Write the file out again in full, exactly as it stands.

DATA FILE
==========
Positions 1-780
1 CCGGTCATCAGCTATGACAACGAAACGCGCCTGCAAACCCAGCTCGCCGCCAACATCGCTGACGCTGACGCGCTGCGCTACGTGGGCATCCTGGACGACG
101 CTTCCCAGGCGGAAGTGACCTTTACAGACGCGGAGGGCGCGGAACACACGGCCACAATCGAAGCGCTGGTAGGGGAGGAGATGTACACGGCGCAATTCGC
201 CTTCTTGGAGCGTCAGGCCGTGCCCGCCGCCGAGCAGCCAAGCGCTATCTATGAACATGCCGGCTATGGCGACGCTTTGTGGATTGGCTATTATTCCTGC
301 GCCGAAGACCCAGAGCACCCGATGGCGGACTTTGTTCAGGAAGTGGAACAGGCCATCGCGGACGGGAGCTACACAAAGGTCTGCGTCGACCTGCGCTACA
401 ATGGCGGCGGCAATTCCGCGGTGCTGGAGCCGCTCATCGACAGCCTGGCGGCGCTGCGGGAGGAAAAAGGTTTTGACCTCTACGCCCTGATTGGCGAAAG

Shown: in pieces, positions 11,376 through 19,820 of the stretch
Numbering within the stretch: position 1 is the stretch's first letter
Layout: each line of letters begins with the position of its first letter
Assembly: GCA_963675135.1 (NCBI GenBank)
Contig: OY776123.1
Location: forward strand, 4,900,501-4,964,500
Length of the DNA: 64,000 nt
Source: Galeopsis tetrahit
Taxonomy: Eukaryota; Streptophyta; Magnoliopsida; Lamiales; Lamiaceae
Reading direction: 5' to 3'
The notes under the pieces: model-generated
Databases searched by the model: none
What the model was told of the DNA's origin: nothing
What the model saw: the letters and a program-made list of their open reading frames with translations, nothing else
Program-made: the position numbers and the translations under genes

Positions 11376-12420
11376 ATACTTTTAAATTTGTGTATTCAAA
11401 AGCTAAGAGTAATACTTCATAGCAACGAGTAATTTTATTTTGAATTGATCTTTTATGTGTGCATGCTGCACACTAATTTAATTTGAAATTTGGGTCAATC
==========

Positions 1-780
1 CCGGTCATCAGCTATGACAACGAAACGCGCCTGCAAACCCAGCTCGCCGCCAACATCGCTGACGCTGACGCGCTGCGCTACGTGGGCATCCTGGACGACG
101 CTTCCCAGGCGGAAGTGACCTTTACAGACGCGGAGGGCGCGGAACACACGGCCACAATCGAAGCGCTGGTAGGGGAGGAGATGTACACGGCGCAATTCGC
201 CTTCTTGGAGCGTCAGGCCGTGCCCGCCGCCGAGCAGCCAAGCGCTATCTATGAACATGCCGGCTATGGCGACGCTTTGTGGATTGGCTATTATTCCTGC
301 GCCGAAGACCCAGAGCACCCGATGGCGGACTTTGTTCAGGAAGTGGAACAGGCCATCGCGGACGGGAGCTACACAAAGGTCTGCGTCGACCTGCGCTACA
401 ATGGCGGCGGCAATTCCGCGGTGCTGGAGCCGCTCATCGACAGCCTGGCGGCGCTGCGGGAGGAAAAAGGTTTTGACCTCTACGCCCTGATTGGCGAAAG

Shown: in pieces, positions 11,376 through 19,820 of the stretch
Numbering within the stretch: position 1 is the stretch's first letter
Layout: each line of letters begins with the position of its first letter
Assembly: GCA_963675135.1 (NCBI GenBank)
Contig: OY776123.1
Location: forward strand, 4,900,501-4,964,500
Length of the DNA: 64,000 nt
Source: Galeopsis tetrahit
Taxonomy: Eukaryota; Streptophyta; Magnoliopsida; Lamiales; Lamiaceae
Reading direction: 5' to 3'
The notes under the pieces: model-generated
Databases searched by the model: none
What the model was told of the DNA's origin: nothing
What the model saw: the letters and a program-made list of their open reading frames with translations, nothing else
Program-made: the position numbers and the translations under genes

Positions 11376-12420
11376 ATACTTTTAAATTTGTGTATTCAAA
11401 AGCTAAGAGTAATACTTCATAGCAACGAGTAATTTTATTTTGAATTGATCTTTTATGTGTGCATGCTGCACACTAATTTAATTTGAAATTTGGGTCAATC